Well, that’s much too hard, I thought. I was watching the wonderful dancers of the New English Ballet Theatre perform a very lively section from Moonshine, choreographed by Kristen McNally, one of the five new ballets they’ll be putting on at The Peacock from 9th to 12th November 2016. They can’t be expecting us to do that. I relaxed, leaning back in my chair, in their rehearsal space at the Lanterns Studio Theatre in Canary Wharf. I expect they’ll want us to pretend to be a tree or something, at the back.
It turned out to be much more than alright in the end but the New English Ballet Theatre team did want us to do that. Five other dance critics or bloggers and me, swapping roles with these marvellous dancers. Us on the equivalent of a hot lit stage, making our moves, them waiting for us to be through.
We were all in it together then. The other five and me. Except we weren’t. The criteria described for the ballet bootcamp had been no previous experience required but it turned out the others were all practising adult ballet dancers in proper ballet shoes and kit and everything. I was in my socks and gym gear, not having done ballet since I was six years old. I could still remember third position though.
Second position. I reached back into my five-year-old brain. I could do this. Fifth position. Oh, I couldn’t, my feet were in a tangle that wouldn’t accept the instructions of my brain looking into the reverse image of the mirror. I hadn’t got even to fourth position before I’d been shipped off to do horse riding lessons with my brothers instead.
It was at this point in the proceedings some photographs of us were taken. You’ll know which one of us is me because I’m the one doing something different from all the others. In every single picture.
Jessica, by now having got the measure of the others grace and my incompetence, set about teaching us the routine I’d thought must be impossible for me to learn. She did this by breaking it into slow motion sections for us to copy, as we simultaneously watched her in front of us and also ourselves in the full-length mirrors, to the constant count of eight paced beats. The others were brilliant of course but I’d have to interrupt the proceedings constantly. Show me that head nod again, please. That sort of thing. Jessica would find a single word to describe what she wanted, providing clarity, patience personified every time. But then she wanted us to go faster. Alright. Then fast. Then faster still. Quite a few of us were muttering in alarm by then. She took no notice. We could do it. She knew we could.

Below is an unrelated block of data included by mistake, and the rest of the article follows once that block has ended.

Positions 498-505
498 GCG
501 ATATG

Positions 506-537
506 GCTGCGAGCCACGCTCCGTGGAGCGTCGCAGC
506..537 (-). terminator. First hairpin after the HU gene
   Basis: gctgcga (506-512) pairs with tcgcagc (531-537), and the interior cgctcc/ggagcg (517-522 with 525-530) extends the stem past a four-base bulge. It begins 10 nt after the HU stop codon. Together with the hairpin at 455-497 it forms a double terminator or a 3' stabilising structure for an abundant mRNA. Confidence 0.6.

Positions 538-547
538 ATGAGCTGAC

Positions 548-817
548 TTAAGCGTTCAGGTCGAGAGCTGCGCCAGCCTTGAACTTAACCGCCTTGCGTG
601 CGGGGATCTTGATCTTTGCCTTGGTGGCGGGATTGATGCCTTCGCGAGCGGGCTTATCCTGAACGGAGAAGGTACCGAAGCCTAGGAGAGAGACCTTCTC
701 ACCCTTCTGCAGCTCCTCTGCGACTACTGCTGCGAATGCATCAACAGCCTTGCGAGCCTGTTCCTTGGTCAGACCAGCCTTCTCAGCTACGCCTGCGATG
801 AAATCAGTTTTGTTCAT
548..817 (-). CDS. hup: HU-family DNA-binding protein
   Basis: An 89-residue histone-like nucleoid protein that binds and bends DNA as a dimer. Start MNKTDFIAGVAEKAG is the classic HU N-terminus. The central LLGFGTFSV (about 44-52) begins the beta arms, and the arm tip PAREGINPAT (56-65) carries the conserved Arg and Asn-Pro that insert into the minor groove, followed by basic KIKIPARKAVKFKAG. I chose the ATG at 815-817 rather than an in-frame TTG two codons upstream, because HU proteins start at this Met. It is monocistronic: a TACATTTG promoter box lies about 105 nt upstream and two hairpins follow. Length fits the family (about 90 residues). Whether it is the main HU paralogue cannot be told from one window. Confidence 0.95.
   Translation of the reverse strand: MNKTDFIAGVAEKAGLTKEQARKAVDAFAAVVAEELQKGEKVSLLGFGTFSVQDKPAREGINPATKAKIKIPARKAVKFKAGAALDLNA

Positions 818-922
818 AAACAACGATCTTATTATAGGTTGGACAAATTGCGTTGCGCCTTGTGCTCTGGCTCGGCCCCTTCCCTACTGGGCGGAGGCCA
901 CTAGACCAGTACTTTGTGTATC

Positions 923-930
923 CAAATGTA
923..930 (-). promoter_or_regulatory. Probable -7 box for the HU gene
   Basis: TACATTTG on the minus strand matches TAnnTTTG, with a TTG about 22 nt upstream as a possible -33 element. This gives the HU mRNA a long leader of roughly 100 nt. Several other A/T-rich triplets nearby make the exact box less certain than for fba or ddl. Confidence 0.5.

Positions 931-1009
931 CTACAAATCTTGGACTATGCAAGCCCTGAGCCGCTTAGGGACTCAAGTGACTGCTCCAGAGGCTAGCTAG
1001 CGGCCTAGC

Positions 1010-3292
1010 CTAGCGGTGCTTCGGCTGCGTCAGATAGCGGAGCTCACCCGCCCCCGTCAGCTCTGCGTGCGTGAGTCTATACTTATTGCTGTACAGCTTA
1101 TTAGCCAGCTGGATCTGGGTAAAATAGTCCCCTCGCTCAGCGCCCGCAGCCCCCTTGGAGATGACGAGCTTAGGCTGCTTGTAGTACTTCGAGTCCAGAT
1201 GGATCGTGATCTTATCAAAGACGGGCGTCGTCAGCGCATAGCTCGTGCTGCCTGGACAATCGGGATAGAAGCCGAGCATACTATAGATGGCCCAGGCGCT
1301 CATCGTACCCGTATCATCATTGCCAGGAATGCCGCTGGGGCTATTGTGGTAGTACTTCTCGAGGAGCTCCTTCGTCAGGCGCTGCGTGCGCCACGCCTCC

Three learnt sections in, intense concentration turned to outright concern as it became apparent there was yet more to be memorised and strung together. Limits of what I expected to be able to do had been more than reached.
Karen Pilkington-Miksa, the founding and Artistic director of the NEBT, so encouraging from the sidelines, was nodding yes. You’re learning this so fast, doing so well. Towards the end of our instruction, Jessica taught us what she told us was her favourite section of the routine. Which partly involved me bobbing up and down, pretending to look through a telescope. I enjoyed that too. Also skipping around my stationary dance partner flat-footedly.
We were finished, we thought. Oh no, we weren’t. Would you be prepared to dance for the dancers? Up to now safely hidden away from sight in a side room. There were particular side-long looks at me by Jessica, checking my response. I shrugged, I’ve spent my time doing other things, not dancing. I don’t mind.
But then they settled themselves alongside us as an elegantly gathered audience of young, lithe, dancers, dressed in rehearsal clothes. I quailed again. What on earth was I thinking I was doing? But Karen told us, it’ll be interesting for them, watching others perform this routine. It’ll be the first time for them. So there was a point to this personal humiliation, we were helping with the show.